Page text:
Another Year in Books: Best of 2016


best-of-2016Dear Readers,

Thank you so much for another wonderful year in the world of books. I wish you health and happiness in the new year, and a warm, cheery holiday season, however you celebrate.

Now, for the last Rosemary & Reading Glasses post of the year, the traditional last-minute gift guide. It would tax your patience if I were to talk about every book I’ve read this year (97 as of this writing, probably just over 100 by year’s end), so I’ve listed (with two exceptions) 2016 releases in categories constructed by my arbitrary whims. All these books are recommended.


Ocean Vuong, Night Sky with Exit Wounds

Donika Kelly, Bestiary

W. S. Merwin, Garden Time

Catherine Pierce, The Tornado is the World

Monica Youn, Blackacre

Honorable Mention to Ross Gay’s Catalog of Unabashed Gratitude (2015), which I couldn’t bear to leave off this list.

Short Stories

Ellen Prentiss Campbell, Contents Under Pressure

Helen Oyeyemi, What Is Not Yours Is Not Yours

Junot Díaz (editor) and Heidi Pitlor (series editor), The Best American Short Stories 2016

Clare Beams, We Show What We Have Learned

Short Novels

Kent Haruf, Our Souls at Night

Graham Swift, Mothering Sunday

Elizabeth Strout, My Name Is Lucy Barton

Idra Novey, Ways to Disappear

Longer Novels

Dominic Smith, The Last Painting of Sara de Vos

Alexander Chee, The Queen of the Night

Louise Erdrich, LaRose

Peter Ho Davies, The Fortunes

Lived Up to the Hype

Ann Patchett, Commonwealth

Brit Bennett, The Mothers

Colson Whitehead, The Underground Railroad

Jeff Zentner, The Serpent King

Books in Translation

Maylis de Kerangal, The Heart (translated by Sam Taylor)

Dulce María Loynaz, Absolute Solitude (translated by James O’Connor)

Juan Gabriel Vásquez, Reputations (translated by Anne McLean)


Claire Harman, Charlotte Brontë: A Fiery Heart

Carlo Rovelli, Seven Brief Lessons on Physics

Margot Lee Shetterly, Hidden Figures

Depressing (and Very Good)

Katy Simpson Smith, Free Men

Jung Yun, Shelter

Garth Greenwell, What Belongs to You

Katie Roiphe, The Violet Hour: Great Writers at the End

Delightful (and Very Good)

Shirley Barrett, Rush Oh! 

Lindsay Faye, Jane Steele

Honorable Mention to Zen Cho’s Sorcerer to the Crown, out in paperback this year

Best for Sleuths

Elliott Chaze, Black Wings Has My Angel

Erica Wright, The Granite Moth

Best for New Parents

Jennifer Stewart Miller, A Fox Appears

Best Shakespeare Adaptation

Margaret Atwood, Hag-Seed

Best Graphic Novel/Comic

Brian K. Vaughan and Fiona Staples, Saga: Volume 6 (Start with Volume 1, though!)

Best Sui Generis

Claire-Louise Bennett, Pond


Recommended Reading: To the Letter and Letters of Note

Dear Readers,

I have mail on my mind. I’ve been—with the help and crayon skills of a small boy of my acquaintance—putting together the annual batch of Christmas/Hanukkah/Solstice/Festivus cards (if you’d like one, blog friends, do get in touch) and reflecting on the very great pleasure a handwritten note can elicit.

Earlier this week, I received an unexpected package in the mail—a note and two extraordinarily thoughtful gifts from a friend who visited this summer. This friend (who is a very private person, and who I’ll call L) happens to be one of the most wonderful writers I know; she thinks deeply and expresses herself clearly, and I’m fairly sure that if she had been born 200-odd years ago, she would have been a real-life Jane Austen heroine.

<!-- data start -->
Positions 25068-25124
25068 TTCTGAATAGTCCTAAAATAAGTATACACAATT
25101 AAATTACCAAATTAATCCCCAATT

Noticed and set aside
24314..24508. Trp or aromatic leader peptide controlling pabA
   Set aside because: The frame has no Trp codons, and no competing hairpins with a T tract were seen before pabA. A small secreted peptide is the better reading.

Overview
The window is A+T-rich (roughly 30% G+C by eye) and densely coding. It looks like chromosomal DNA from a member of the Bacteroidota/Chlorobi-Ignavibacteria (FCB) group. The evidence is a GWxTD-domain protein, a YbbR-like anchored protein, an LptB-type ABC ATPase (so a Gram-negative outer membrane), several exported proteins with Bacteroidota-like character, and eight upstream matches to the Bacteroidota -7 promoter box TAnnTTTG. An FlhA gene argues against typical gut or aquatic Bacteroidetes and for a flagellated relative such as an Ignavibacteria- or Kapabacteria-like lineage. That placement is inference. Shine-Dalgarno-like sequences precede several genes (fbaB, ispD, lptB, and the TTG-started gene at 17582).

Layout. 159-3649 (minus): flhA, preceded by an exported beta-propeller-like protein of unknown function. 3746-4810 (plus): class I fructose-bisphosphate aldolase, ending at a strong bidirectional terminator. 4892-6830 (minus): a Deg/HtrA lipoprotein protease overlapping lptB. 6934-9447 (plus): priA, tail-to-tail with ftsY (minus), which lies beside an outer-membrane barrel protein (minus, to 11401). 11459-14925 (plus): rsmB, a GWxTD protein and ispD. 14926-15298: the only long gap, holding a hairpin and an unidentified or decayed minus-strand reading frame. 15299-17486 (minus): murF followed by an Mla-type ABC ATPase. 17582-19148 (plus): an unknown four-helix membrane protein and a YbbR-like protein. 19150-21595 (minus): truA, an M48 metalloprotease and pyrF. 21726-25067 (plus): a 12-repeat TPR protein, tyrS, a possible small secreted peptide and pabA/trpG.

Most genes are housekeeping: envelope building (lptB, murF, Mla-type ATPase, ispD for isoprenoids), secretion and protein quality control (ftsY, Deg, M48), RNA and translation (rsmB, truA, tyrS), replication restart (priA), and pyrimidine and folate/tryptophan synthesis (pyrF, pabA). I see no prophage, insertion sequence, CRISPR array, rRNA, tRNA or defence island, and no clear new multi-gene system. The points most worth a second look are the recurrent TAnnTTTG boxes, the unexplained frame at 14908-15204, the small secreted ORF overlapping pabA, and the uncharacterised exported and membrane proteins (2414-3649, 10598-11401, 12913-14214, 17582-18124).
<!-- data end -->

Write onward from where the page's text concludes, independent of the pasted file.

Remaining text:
L writes gorgeous letters via email, but I am afraid that I have been a terrible correspondent, falling off the epistolary train, so to speak. Fortuitously, as this lovely gift arrived, I was reading a book that suggested to me a way to catch the train again: writing letters.

To the LetterSimon Garfield’s To the Letter: A Celebration of the Lost Art of Letter Writing* is one of the most charming books I’ve read in years. Part popular history, part love letter to letters themselves, it’s an entertaining, lively read that will have you reaching for pen and paper by page ten.

Mr. Garfield traces the history of the letter, letter-writing advice, and postal services in general, from the Romans to the twenty-first century, pausing over figures like Madame de Sévigné, Virginia and Leonard Woolf, Erasmus, and Ted Hughes. Examples and illustrations are abundant, but perhaps the crowning gem of the book is the correspondence between Chris and Bessie, two English friends (and also postal workers) who fall in love by post during World War II. Mr. Garfield places a selection of these letters between his longer chapters, approximating the delay that’s part and parcel of letter writing. (I should note that for most of the book the correspondence is one-sided; Chris felt the need to burn Bessie’s letters when he moved billets.)

I highly recommend To the Letter, especially for anyone (ahem) who reads mostly fiction, but would like to read more nonfiction.

Letters of NoteAnd since ’tis the season, friends, I’d also recommend To the Letter as a gift, especially if you pair it with Letters of Note (which I received as a birthday present from my husband—thanks, dear!), a gorgeous, coffee-table kind of book you’ll actually read. Shaun Usher, who runs the website Letters of Note (a Rosemary & Reading Glasses favorite) collects letters old and new, famous and not, and includes photocopies (and transcriptions, if needed) of the missives. It’s glorious.

Anyway, I’ve decided to join the movement to keep letters alive (to a particular uncle: I’m late to the party, I know!)—perhaps you’re already on board? Let me know!



*I received a copy of this book from the publisher for review purposes, which did not affect the content of my review.